SPOTLIGHT: Nobel laureate endorses RwandaEQUIP learning model | The new times


Nobel Prize-winning economist Professor Michael Kremer has revealed that the learning gains in a major study in Africa are among the largest in the international literature on education.

The holistic methodology studied primarily underpins the Government of Rwanda’s transformative education program – Rwanda Education Quality Improvement Program (RwandaEQUIP); designed to transform learning outcomes across the public school system.

The results show that attending schools with highly standardized instruction has the potential to produce dramatic learning gains on a large scale. The study, conducted on NewGlobe-supported schools in Kenya, further suggests that children living in underserved African communities could benefit from 53% more learning during their early childhood and primary schooling.

The results were presented at the 2022 World Education Forum in London.

He finds that after two years, primary school students in NewGlobe-supported schools are nearly a full year ahead of children educated using standard methods. It also finds that 82% of Primary 1 (seven-year-old) students can read a sentence, compared to 27% of their peers at other schools. The World Bank estimates that 90% of 10-year-olds in sub-Saharan Africa do not meet this threshold.

“We are proud that an independent study of this scale, led by a Nobel Prize-winning economist, has found such compelling evidence of significant learning gains through a methodology we are currently using in schools in Rwanda,” said said Clement Uwajeneza, RwandaEQUIP Managing Director.

The study revealed that this methodology that underpins RwandaEQUIP increases equity.

Students starting at the lowest levels of learning have gained the most, with girls making the same leap in learning as boys, compared to the traditional situation where girls in sub-Saharan Africa are systematically disadvantaged in learning. learning. The study finds that if the benefits were duplicated at scale in public education systems, African students from disadvantaged communities would be well on their way to catching up with their peers in countries with three or four times the income.

How it works

Through the RwandaEQUIP approach, teachers in public schools leverage the structured content of the competency-based curriculum to deliver technology-enabled learning.

This is combined with proven classroom engagement practices to enhance learning and provide more engaging, personalized and feedback-driven instruction. This ensures that all students have the opportunity to grow, thrive and reach their full potential to become globally competitive and build a better future for themselves, their families and all Rwandans.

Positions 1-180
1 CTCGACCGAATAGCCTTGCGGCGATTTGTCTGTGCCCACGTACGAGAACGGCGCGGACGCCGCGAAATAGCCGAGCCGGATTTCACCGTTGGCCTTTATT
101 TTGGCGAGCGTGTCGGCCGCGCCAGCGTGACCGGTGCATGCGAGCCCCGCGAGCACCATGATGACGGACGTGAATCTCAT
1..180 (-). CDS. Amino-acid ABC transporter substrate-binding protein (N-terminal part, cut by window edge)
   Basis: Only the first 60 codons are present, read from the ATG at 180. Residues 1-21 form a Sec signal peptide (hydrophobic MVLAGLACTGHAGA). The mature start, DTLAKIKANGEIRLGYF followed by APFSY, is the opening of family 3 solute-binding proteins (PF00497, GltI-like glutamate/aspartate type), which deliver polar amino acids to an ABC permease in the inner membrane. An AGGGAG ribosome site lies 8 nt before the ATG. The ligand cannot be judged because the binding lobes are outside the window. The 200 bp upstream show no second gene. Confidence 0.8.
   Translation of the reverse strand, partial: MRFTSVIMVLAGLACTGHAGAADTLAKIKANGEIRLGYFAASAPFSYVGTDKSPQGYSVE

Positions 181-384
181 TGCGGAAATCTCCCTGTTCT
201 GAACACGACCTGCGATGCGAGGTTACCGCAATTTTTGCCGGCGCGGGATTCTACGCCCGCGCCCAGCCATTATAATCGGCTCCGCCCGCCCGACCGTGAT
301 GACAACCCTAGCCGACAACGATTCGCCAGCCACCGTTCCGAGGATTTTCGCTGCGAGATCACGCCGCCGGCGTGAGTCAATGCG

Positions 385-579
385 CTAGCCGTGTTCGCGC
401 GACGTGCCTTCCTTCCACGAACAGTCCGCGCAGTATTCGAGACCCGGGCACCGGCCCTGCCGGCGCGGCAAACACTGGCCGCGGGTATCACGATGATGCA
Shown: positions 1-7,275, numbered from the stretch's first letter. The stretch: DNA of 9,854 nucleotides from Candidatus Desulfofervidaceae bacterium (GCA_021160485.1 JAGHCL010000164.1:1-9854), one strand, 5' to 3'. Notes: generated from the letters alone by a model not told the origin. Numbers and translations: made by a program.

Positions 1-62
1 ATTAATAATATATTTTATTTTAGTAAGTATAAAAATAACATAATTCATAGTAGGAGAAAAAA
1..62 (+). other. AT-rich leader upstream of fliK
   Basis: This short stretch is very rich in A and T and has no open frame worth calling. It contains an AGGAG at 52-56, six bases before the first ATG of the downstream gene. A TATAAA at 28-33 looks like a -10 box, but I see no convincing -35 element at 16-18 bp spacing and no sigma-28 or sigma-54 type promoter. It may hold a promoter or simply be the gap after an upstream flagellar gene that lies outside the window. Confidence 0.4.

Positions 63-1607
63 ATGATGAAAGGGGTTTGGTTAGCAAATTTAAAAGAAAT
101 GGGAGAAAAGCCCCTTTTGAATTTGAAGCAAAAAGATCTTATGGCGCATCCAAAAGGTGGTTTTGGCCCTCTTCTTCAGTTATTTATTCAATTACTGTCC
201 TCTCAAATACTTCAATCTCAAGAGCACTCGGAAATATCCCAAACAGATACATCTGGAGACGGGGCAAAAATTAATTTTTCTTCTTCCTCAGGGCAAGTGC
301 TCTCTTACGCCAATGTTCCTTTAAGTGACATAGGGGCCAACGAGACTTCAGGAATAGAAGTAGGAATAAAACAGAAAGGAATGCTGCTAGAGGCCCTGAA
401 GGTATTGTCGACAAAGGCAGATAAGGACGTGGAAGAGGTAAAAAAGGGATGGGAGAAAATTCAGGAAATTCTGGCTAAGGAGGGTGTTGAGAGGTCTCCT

ECD and Primary teachers are trained and then provided with electronic tablets containing meticulously designed lessons and assessments that help all teachers deliver content consistently. To access these teaching guides, each morning, the tablets are connected to the headteacher’s smartphone with a system designed to mark his presence and his departure. I can also see when students start and finish their lessons, which helps me track their progress,” said Kezia Kangwera, Principal of Groupe Scolaire (GS) Muyumbu in Gicumbi District.

Teachers are also gradually adapting to the use of English as the language of instruction. Through RwandaEQUIP, we have been trained in positive behavior management strategies that build students’ confidence and motivate them to participate in class. “It allows students to realize their full potential, to stay attentive and actively participate during lessons, engaging them in different playful activities during their breaks or when they are usually bored,” said Benoit Niyonsenga, a teacher in the same school.

“Before, teaching was just about spending a lot of time reading different textbooks and developing examples to use while explaining to students. But we were given tablets that help us save time so we can focus more on engaging with our students,” said Foibe Iracyampa, teacher at GS Rubago.

“We have been trained on how to care for students, engage with them and discipline them without violating their rights,” she added.

Students have equal access to the resources they need to succeed. They are given manuals and activity books with various tasks and activities to encourage self-preparation outside the classroom.

According to Benoit Niyonsenga, a teacher at Groupe Scolaire (GS) Muyumbu, each student receives books for each subject in which they can answer quizzes directly, saving parents money on textbooks.

Pupil and professor at the council.

Teachers with tablets during teacher training.

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